“So, what’re we gonna do?” Mars said, looking into her eyes with a degree of discomfort.
“Well,” she said, noticing his unease, “we’re friends. We like each other. I’m sure you had that much of a relationship with your previous partners. I’m not here to trundle you off to bed, or anything like that. What d’you say to just hanging out more together and getting to know each other? I don’t like that wall you try to keep between us.”
“You don’t know how hard that wall has been to maintain.”
“Don’t look at me as a girl when I’m in the battle suit. I’m just as big, strong and agile and well-armed as you are. But, as you know, if we get to know each other in the field and off, we’ll become more powerful fighting together than both of us would be separately.”
“Well,” he said around a swallow of beer, “that really stokes my manly ego,” he chuckled, then more seriously, “but nothing would please me more.”
Annette laughed over the rim of her beer glass. Mars liked it when she laughed. “We can check out the other stuff as we go along--but we are partners in the militia. What kind of sports do you like?”
“Sports? To watch, or to play?”
“To play, of course! Watching is sitting on your ass!”
“Ok. I play catcher and first base in the police softball league. I can bowl....sorta.” He paused in thought. “I’m on top of the department in pistol combat and fair with a rifle. Not so good at skeet. I used to play hockey. I ski....”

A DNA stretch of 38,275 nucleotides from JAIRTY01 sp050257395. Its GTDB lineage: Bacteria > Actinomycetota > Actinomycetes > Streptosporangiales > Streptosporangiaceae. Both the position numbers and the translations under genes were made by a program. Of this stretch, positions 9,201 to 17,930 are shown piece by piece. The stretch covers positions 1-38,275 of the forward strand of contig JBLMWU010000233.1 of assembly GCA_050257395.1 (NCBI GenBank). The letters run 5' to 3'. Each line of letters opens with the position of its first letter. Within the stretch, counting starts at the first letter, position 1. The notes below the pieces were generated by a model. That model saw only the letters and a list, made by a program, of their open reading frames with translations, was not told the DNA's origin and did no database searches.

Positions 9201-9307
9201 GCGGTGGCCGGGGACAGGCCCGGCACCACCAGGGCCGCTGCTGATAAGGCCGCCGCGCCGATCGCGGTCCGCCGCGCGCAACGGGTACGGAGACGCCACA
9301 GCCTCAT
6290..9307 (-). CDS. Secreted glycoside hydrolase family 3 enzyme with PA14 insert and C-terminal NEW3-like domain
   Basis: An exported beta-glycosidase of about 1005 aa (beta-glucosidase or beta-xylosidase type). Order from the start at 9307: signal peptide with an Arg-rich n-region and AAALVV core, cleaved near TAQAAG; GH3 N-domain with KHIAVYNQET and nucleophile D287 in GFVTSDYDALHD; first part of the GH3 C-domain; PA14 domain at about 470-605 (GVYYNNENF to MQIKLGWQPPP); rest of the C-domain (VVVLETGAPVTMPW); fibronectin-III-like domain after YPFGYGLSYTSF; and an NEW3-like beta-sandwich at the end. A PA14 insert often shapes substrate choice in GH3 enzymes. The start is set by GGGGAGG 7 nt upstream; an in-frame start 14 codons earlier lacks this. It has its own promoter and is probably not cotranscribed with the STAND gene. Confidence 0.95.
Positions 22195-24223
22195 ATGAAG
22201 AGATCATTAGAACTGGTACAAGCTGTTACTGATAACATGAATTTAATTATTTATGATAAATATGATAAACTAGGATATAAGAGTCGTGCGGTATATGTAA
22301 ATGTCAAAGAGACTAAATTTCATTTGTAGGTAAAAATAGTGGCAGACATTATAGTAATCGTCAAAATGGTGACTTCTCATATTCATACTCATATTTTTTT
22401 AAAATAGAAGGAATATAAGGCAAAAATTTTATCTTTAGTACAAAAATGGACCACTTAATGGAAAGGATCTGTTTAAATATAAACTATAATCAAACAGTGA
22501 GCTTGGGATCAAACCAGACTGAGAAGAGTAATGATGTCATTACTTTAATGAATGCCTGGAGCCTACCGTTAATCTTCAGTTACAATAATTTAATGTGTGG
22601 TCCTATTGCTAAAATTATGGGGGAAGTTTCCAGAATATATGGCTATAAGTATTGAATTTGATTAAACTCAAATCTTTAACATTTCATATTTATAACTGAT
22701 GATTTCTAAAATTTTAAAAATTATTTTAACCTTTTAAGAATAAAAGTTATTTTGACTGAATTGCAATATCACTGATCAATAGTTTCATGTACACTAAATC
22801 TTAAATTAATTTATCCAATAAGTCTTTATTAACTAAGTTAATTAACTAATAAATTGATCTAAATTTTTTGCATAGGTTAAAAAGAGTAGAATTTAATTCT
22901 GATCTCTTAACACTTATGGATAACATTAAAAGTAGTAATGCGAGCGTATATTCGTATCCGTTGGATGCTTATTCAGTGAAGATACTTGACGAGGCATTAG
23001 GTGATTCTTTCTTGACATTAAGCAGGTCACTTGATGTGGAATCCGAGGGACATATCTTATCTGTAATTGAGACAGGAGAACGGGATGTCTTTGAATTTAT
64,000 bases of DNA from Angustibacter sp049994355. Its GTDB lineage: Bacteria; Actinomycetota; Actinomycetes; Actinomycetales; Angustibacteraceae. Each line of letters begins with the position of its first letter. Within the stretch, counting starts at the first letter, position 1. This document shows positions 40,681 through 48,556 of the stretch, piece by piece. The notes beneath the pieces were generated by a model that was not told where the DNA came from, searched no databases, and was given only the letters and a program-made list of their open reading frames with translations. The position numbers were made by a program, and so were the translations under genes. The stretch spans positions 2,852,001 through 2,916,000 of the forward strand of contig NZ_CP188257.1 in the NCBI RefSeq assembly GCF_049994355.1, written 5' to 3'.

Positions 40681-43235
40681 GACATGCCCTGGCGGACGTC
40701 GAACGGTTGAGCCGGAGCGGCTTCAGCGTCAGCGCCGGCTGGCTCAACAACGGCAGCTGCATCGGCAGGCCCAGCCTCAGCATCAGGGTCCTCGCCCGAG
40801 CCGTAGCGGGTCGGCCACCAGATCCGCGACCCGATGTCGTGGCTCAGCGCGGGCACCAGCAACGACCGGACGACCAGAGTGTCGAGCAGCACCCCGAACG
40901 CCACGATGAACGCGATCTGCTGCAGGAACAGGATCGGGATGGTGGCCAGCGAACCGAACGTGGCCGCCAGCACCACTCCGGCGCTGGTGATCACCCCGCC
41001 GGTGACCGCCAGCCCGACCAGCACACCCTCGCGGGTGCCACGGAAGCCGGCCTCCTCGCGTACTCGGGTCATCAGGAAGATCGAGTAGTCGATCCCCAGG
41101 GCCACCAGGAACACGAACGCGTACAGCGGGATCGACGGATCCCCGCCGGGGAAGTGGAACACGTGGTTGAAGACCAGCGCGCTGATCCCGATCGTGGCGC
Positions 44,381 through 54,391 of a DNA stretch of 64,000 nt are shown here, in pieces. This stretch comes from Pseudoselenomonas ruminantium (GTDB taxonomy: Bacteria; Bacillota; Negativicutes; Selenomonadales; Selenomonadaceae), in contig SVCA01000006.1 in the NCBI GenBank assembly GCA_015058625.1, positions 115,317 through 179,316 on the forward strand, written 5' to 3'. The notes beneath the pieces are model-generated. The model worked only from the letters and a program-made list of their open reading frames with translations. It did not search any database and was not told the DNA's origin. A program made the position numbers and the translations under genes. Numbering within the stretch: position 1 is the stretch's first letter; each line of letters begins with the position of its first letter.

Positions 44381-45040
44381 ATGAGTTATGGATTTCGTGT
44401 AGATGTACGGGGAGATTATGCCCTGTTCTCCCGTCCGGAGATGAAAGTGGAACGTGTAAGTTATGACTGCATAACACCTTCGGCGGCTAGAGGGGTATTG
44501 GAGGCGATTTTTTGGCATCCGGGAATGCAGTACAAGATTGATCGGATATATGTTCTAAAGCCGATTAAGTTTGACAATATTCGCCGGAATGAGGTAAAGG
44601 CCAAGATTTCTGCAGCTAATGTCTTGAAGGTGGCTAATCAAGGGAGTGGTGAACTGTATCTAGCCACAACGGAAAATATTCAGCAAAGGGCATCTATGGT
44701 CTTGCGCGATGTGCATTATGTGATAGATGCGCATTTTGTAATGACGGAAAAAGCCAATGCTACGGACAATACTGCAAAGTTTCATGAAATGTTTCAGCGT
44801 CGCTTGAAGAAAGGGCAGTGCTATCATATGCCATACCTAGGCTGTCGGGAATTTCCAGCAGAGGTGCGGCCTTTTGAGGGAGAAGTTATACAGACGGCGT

“You play hockey?” she said with a nod of approval. “That’s cool! Er, so to speak. You have a good build for it.”
“I said I used to play. I haven’t had skates on in a few years. I haven’t skated since ice rinks were declared too high in energy use.”
“Bull!” She scoffed. “Wait’ll you see the rink in San Javier. We’ll fly over there tomorrow!”
“Well, I’ve never played hockey, but I skate for fun.” She finished off her beer. “I’ll get a car and pick you up at ten!”
Posted by Col. Hogan at 8:08 PM
Tuesday, March 05, 2013
The Twelfth chapter of my new novel. Thanks for reading, and all comments are welcome.
Wayne C. Grantham
Minutes later, out in the parking lot, they approach the HumVee.
“You expect us to be able to escape the forces of evil in this relic?” Smitty laughed.
“Careful! She’s sensitive.” Mars cautioned with a chuckle. “By the way, this was Ms MacDougal’s work truck.”
“How did you get hold of it?”
“I was a San Diego cop, remember?” Mars smiled a sly smile and held the keys in his open palm. “It’s actually a lot better vehicle than it looks like.”